20 February 2018

Introducing a primary care risk prediction tool did not reduce emergency admissions
Predicting emergency admissions paradoxically increased hospital admissions from primary care across all risk groups by about 3% overall. The Predictive Risk Stratification Model (PRISM) was evaluated in a trial in general practices in Wales, and there is little evidence it benefits patients by reducing deaths or improving quality of life either. The number of people living to older age with chronic health conditions is growing. Various risk stratification tools have been introduced across the NHS aiming to improve planning and delivery of care for people in the poorest health. This study, funded by the NIHR Health Services Delivery and Research Programme, evaluated the tool during implementation of a quality and outcomes framework incentive to encourage identification and better management of high-risk patients. The lack of benefit may be because of poor uptake of the tool, lack of available services to help those at risk or the concentration of efforts on too few high-risk individuals. General practices still seem to have found few alternatives to hospital admission for many patients.
20 February 2018

Diabetes drug aids fertility in women with polycystic ovaries
The diabetes drug metformin may help women with polycystic ovarian syndrome who are having problems getting pregnant, but it is unclear whether it works better than an alternative fertility drug that stimulates the ovaries. This study updates a previous review of trials that compare metformin with placebo, no treatment or with the fertility drug clomifene. It summarised results of 48 studies, including 4,451 women. The study found that metformin may work better than placebo or no treatment and helps about six in every hundred women with the condition to achieve a successful pregnancy. But there was insufficient evidence to say whether it worked better than clomifene, or whether the combination worked better than clomifene alone. The findings reflect the current state of knowledge about treatment of this condition and are aligned with current practice and guidance.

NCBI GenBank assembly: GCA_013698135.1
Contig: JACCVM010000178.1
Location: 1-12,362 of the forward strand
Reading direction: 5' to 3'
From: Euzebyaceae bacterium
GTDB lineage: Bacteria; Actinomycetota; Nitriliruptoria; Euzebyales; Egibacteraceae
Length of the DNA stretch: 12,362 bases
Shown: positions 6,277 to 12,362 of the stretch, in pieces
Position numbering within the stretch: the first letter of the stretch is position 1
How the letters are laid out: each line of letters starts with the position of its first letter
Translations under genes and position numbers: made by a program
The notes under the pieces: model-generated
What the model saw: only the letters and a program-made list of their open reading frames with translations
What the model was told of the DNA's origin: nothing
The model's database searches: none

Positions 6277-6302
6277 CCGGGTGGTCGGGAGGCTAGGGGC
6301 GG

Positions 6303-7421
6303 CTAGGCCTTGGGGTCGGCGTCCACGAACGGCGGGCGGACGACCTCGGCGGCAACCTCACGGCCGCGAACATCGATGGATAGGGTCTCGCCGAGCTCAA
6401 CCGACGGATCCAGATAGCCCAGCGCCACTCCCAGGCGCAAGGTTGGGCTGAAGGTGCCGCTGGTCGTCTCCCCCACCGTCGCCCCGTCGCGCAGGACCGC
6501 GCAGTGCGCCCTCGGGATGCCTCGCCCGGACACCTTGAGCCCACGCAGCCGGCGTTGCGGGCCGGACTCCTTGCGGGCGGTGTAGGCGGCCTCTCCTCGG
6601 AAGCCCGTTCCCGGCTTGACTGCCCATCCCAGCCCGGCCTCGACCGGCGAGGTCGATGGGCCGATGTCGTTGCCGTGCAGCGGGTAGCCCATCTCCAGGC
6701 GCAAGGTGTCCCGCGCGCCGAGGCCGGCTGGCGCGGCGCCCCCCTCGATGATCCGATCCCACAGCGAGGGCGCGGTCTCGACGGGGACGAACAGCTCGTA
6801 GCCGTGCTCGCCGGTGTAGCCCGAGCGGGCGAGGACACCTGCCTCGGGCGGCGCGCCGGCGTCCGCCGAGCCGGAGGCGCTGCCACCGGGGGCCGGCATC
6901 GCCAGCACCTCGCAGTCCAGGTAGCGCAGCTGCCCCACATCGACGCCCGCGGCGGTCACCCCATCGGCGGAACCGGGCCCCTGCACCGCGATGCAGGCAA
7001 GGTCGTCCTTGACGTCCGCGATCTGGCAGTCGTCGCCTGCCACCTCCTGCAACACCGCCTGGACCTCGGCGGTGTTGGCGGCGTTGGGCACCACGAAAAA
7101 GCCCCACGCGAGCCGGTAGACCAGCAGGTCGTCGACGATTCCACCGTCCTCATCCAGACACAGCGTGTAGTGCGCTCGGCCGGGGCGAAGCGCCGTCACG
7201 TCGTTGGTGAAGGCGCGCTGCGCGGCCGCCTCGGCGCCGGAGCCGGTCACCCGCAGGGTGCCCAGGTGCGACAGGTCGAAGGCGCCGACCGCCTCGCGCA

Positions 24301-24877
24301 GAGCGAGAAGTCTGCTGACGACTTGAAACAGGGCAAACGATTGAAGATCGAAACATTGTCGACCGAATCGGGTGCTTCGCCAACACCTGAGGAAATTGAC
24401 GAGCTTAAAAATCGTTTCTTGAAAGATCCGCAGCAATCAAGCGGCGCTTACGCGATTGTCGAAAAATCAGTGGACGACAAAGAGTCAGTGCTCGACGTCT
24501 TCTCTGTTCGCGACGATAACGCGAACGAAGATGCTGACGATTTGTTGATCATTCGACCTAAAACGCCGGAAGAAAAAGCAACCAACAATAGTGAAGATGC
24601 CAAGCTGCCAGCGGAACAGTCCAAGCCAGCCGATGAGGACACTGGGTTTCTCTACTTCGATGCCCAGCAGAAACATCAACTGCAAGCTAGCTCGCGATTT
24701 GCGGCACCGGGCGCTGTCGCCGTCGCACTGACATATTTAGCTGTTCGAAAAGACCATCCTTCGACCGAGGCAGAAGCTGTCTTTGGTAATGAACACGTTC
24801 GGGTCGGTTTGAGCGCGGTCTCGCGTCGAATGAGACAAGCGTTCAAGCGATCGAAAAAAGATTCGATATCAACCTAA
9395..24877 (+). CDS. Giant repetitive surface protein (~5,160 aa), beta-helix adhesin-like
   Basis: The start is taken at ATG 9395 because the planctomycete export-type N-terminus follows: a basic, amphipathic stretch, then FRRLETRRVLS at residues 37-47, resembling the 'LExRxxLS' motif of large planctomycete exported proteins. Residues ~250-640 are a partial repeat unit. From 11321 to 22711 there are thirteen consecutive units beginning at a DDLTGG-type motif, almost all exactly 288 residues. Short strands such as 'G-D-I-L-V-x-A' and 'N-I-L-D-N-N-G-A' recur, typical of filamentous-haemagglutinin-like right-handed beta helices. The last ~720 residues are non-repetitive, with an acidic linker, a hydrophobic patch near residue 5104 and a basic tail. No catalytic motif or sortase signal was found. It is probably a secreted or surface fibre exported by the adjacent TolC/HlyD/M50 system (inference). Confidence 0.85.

15 February 2018

Rivaroxaban plus aspirin may reduce heart attack and strokes in people with peripheral arterial disease, but with an added risk of bleeding
People with peripheral arterial disease who took rivaroxaban plus aspirin daily over an average of 21 months reduced their risk of cardiovascular death, heart attack or stroke from seven to five in every 100 people treated compared with those given aspirin alone. The rivaroxaban plus aspirin group also reduced their risk of major limb problems or amputation but increased their risk of bleeding from one to two for every hundred people treated. Peripheral arterial disease is a condition in which the arteries in the legs and feet are narrowed by a build-up of fatty deposits. If it becomes severe, this can lead to limb damage or amputation. The blockages can also affect other arteries such as those supplying the heart and brain. This puts people with arterial disease at increased risk of other cardiovascular diseases. Current practice is to treat people daily with aspirin. This study suggests that adding a low dose of rivaroxaban to aspirin is an option that provides some additional benefits and some additional risks. The additional costs of prescribing rivaroxaban will need to be taken into account when assessing the population benefits. The trial was sponsored by Bayer AG.
14 February 2018

Type 2 diabetes can be reversed with a low-calorie diet